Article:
# Biofuels



Iowa Democrats won't speak truth to ethanol power

The biofuels industry got a big win in the Iowa legislature this week, as the state House and Senate approved a bill requiring most gas stations in the state to dispense a higher ethanol blend known as E15 from at least half of their pumps.

All but a handful of Democratic legislators voted for the bill, and no Democrat spoke against the proposal during Senate or House floor debate.

It was the latest example of how Iowa Democratic politicians have embraced biofuels industry talking points and avoided challenging any policies seen as supporting ethanol.

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Koch-backed group taking sides in Iowa House GOP primaries

Americans for Prosperity — Iowa announced its first two endorsements for Republican legislative primaries on January 13. In both Iowa House districts, the candidates backed by the influential conservative lobby group will face more experienced GOP lawmakers in the June 7 primary.

Drew Klein, state director of the Koch-funded network‘s Iowa chapter, declined to comment for the record about the reasons underlying AFP — Iowa’s 2022 primary endorsements. AFP lobbies for or against dozens of bills Iowa lawmakers consider every year. The group’s priorities include tax cuts, undermining public sector unions, reducing occupational licensing requirements, and various measures to redirect public funds away from public schools.

AFP is backing Zach Dieken in the new House district 5, where State Representative Dennis Bush is seeking re-election, and first-term State Representative Steven Bradley in the new House district 66, where six-term State Representative Lee Hein is also running. The group is already publicizing its endorsements in Facebook ads.

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Iowans don’t want carbon pipelines - here’s why

This post was co-authored by Emma Schmit, Food & Water Watch; Jess Mazour, Sierra Club Iowa Chapter; Caitlin Golle, Iowa Citizens for Community Improvement; Mahmud Fitil, Great Plains Action Society; and Angie Carter, Women, Food and Agriculture Network.

Virtually unknown two months ago, proposed hazardous liquid carbon pipelines are the latest environmental disaster to hit Iowa’s newspaper headlines. Threatening everything from peoples’ lives to their land and our climate, it’s no surprise these pipelines have garnered mass opposition from the get-go, uniting Iowans of all stripes.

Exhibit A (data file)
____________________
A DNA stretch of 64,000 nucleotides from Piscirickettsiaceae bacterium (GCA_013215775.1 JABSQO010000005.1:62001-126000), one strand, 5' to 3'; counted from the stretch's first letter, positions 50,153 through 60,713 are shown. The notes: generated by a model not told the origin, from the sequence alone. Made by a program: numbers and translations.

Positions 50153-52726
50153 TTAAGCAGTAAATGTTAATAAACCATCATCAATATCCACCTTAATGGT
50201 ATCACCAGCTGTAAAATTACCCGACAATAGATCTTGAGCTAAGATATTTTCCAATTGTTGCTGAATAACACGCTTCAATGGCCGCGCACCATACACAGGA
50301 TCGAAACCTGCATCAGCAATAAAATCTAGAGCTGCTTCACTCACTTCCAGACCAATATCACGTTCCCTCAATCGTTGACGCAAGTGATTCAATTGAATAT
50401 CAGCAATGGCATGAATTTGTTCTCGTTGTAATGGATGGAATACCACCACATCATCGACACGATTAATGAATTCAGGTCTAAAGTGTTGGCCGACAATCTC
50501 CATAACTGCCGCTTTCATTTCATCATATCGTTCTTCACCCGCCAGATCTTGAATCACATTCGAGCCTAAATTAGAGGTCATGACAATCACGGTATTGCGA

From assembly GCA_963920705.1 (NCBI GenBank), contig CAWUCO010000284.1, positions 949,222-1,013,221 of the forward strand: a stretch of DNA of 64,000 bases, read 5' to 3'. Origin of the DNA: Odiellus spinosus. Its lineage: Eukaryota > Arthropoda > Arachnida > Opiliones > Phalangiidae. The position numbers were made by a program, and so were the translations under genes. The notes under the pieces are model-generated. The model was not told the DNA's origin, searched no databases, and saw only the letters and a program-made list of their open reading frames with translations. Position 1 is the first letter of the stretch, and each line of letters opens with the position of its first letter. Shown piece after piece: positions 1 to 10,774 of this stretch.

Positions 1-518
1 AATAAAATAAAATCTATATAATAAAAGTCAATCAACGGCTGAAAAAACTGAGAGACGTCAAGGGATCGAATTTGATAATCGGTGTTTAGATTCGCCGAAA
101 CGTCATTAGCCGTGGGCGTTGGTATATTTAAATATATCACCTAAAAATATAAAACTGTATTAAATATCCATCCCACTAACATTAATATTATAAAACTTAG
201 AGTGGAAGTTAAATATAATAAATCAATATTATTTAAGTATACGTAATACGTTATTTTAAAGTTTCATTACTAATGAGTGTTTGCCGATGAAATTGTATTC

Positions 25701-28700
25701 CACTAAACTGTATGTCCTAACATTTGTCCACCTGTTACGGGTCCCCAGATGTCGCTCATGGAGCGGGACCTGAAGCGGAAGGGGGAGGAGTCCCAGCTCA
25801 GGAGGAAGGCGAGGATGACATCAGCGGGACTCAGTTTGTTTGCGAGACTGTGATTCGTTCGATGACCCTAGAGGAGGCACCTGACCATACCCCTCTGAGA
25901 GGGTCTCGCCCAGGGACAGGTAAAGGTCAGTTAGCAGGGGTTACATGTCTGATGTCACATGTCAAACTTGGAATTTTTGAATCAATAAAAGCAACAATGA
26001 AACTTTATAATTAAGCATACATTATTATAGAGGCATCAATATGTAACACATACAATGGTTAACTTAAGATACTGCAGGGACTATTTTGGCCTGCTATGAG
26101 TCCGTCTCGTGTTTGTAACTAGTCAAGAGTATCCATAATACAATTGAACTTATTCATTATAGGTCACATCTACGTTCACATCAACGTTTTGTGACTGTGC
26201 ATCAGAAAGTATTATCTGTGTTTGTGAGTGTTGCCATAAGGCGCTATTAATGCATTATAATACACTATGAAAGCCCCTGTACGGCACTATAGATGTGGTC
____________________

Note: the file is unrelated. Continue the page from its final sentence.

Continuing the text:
On behalf of the 73,000 Iowans we represent, with members in every county, we oppose carbon capture pipelines. Carbon pipelines are a danger to Iowans and our land, a false climate solution, and a distraction from the real work of reforming our agricultural and energy sectors to combat the looming climate emergency. They are an affront to our shared vision for Iowa’s future — where communities work together to protect our water, land and climate for future generations and those who live downstream.

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Paul Johnson on Agriculture and Conservation

Before northeast-Iowa farmer Paul Johnson died in early 2021, he served as an Iowa state legislator, the head of the U.S. Department of Agriculture’s Natural Resources Conservation Service, and director of the Iowa Department of Natural Resources. In light of some current federal policy discussions (e.g. about monopolies in the agricultural sector), Paul’s family is posting here one of the position papers he released during his unsuccessful 2004 U.S. House campaign in Iowa’s fourth Congressional district.

Any discussion of agriculture must start with recognition of its success. For the first time in humankind’s long journey there need no longer be fear of hunger. That hunger still exists in America and abroad, is an indictment of our unwillingness, not our inability, to care for each other. A big thanks is in order to those who have toiled in the fields for the past 13,000 years and in the research efforts of the past 100 years. Iowa farmers and researchers are a big part of that achievement. 

It is because we have been so successful that we have the luxury today to question our future. But question we must.

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Trump leaves Biden an odd "welcome mat"

Herb Strentz reflects on the transfer of power and the reaction from leading Iowa Republican politicians. -promoted by Laura Belin

While President Donald Trump engaged in no traditional “welcome” protocols to greet his successor at the White House, he left something even more important for President Joe Biden and for the sake of the nation. What Trump left us is a bestowal of relief, of trust, of hope and of opportunity that could serve us all well for years to come.

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